Hidden Image

Clean Heating and Cooling

Learn how clean heating and cooling technologies can provide a more comfortable work environment


How It Works

Using oil, propane, or natural gas to heat and cool your business? There are cleaner, more efficient technologies, such as heat pumps, that are making it possible for businesses to keep employees comfortable year-round, save energy, and reduce their carbon footprint. Heat pumps work by drawing heat from the environment and moving it indoors to heat or moving it outdoors to cool your building.

Heat pumps are designed to work efficiently in cold climates like New York – and there are several types of technologies on the market. Here’s a closer look at how heat pumps work and their benefits for businesses.

Air Source Heat Pumps

Cold-climate air source heat pumps extract heat from the air outside and distribute it inside buildings. This process is reversed during warmer months to provide cooling by drawing heat out of a building’s interior.

Air source heat pump systems can be configurated to different building layouts and designed to either replace the current system or provide supplemental heating and cooling. Businesses with existing ductwork can install a ducted air source heat pump, which connects to an outdoor compressor, to serve the entire building in place of a furnace or air-conditioning system. Ductless air source heat pumps, often called “mini-splits”, are typically mounted to the wall to serve one room or area of a building.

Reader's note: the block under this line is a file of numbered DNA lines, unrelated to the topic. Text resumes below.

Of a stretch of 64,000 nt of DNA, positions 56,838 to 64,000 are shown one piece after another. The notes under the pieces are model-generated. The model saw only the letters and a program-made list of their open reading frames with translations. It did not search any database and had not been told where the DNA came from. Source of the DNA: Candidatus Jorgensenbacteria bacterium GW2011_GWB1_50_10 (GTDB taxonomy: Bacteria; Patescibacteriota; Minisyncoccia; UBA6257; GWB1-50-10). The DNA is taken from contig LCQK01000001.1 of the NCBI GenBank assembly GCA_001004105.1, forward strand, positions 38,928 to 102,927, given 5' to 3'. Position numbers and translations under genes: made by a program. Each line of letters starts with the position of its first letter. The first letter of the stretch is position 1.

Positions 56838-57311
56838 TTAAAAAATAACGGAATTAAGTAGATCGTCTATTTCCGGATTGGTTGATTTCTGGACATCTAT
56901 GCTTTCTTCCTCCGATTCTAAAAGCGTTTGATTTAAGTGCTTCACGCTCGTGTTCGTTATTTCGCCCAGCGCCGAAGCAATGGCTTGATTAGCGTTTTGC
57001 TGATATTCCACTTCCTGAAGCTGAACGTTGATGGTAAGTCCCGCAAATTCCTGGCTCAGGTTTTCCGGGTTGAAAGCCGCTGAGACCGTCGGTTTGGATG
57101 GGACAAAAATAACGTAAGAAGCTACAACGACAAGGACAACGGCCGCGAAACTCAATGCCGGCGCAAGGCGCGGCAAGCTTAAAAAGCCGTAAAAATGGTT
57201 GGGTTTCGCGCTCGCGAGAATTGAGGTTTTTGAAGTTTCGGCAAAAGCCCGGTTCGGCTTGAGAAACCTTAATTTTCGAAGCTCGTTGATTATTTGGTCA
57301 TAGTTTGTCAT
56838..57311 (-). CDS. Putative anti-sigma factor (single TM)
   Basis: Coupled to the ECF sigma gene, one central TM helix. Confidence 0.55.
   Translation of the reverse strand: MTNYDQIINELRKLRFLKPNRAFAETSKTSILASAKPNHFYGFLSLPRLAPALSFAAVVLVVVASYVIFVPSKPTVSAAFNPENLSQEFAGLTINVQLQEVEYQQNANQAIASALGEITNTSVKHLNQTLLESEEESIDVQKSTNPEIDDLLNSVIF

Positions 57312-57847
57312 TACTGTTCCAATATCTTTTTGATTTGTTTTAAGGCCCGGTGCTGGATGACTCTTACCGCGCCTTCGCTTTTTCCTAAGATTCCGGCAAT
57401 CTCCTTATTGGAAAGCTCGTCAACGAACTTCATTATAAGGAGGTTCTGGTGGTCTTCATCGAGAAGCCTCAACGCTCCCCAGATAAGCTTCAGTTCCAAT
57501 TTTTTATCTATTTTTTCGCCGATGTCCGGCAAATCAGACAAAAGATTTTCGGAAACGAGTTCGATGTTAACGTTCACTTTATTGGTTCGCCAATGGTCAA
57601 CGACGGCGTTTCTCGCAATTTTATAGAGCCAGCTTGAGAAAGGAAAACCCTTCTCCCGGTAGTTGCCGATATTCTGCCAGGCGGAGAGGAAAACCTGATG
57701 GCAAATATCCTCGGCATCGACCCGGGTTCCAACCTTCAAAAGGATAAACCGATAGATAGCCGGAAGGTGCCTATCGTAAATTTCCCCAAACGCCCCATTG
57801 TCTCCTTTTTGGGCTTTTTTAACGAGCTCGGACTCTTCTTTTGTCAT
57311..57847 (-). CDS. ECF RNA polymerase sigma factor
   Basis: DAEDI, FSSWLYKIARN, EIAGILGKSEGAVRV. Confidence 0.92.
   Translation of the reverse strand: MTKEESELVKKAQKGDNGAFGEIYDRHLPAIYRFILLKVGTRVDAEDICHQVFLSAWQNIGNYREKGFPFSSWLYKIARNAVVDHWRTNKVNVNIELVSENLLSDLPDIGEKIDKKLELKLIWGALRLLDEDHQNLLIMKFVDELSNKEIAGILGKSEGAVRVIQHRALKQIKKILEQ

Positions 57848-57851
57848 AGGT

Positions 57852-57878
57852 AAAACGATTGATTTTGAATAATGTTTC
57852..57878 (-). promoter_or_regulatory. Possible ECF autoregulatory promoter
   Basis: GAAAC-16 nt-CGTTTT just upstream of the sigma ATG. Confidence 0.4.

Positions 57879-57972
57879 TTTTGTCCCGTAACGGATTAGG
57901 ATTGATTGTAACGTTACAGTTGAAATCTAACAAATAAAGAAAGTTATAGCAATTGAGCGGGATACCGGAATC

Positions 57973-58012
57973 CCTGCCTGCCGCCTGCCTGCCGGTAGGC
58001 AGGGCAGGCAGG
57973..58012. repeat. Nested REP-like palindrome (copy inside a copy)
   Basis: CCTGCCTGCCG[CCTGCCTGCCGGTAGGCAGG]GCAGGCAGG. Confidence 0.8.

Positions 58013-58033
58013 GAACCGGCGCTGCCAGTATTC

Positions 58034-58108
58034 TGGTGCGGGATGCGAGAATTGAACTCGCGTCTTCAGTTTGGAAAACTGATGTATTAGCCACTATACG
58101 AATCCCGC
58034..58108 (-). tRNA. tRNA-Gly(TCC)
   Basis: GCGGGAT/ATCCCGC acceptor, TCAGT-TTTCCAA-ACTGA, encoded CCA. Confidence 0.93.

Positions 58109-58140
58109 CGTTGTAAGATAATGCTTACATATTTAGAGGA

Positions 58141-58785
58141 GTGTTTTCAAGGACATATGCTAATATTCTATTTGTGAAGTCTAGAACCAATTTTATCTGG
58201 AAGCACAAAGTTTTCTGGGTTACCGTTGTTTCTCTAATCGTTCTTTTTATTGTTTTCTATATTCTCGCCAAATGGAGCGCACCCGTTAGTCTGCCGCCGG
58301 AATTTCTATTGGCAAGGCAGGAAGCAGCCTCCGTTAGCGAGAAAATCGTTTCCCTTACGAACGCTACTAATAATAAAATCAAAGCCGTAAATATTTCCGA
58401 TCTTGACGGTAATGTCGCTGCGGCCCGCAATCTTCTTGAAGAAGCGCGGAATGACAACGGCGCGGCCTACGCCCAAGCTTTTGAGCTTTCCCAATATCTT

Ground Source (Geothermal) Heat Pumps

Ground source heat pumps deliver space heating and cooling by exchanging heat with the ground or a groundwater source through an underground pipe system. By using the relatively constant ground temperature (around 55°F), the system operates more efficiently than electric baseboards and oil, gas, and propane furnaces . Geothermal systems require minimal maintenance and typically last longer than conventional furnaces and central air conditioners.

Ground source heat pumps can be sized to provide 100 percent of a businesses’ heating and cooling load without a backup system. They’re compatible with new construction or retrofits, and can vary in scale from building-specific to community heat pump systems.

Heat Pump Water Heaters

Heat pump water heaters use electricity to transfer heat from the surrounding air to water in an enclosed tank. These systems are two-to-three times more efficient than conventional electric resistance water heaters, helping cut energy consumption and costs. Heat pump water heaters provide the added benefit of dehumidification if installed in a humid location, like a basement.

How You Benefit

  • Reduce heating and cooling costs with a non-fossil fuel source
  • Increase the life span of your heating and cooling equipment
  • Create a more comfortable work environment with quiet, even heating and cooling
  • Enable temperature customization and control for different spaces in your building
  • Reduce your environmental impact with no combustion of fossil fuels, fuel storage, or carbon monoxide emissions

Programs and incentives are available to help your business make the switch to clean heating and cooling. Incentives vary based on utility provider, building size, and whether a system provides partial or full load heating.

When You Should Consider It

Clean heating and cooling systems may be good for your business if you are:

  • Currently using oil, propane, or electric resistance for heating and cooling
  • Experiencing issues with heating or cooling your building efficiently
  • Approaching end-of-life for your heating and cooling systems
  • Searching for one system to fill both your heating and cooling needs
  • Looking to reduce maintenance time—heat pumps require minimal maintenance
  • Managing a building with different heating and cooling requirements 
  • Undergoing a renovation or new construction project
  • Trying to obtain or improve a green building certification for your building
Connect With a Clean Heating & Cooling Contractor

Sign Up For News

Stay up to date on energy-saving programs and incentives, best practices, and more.

Stay Connected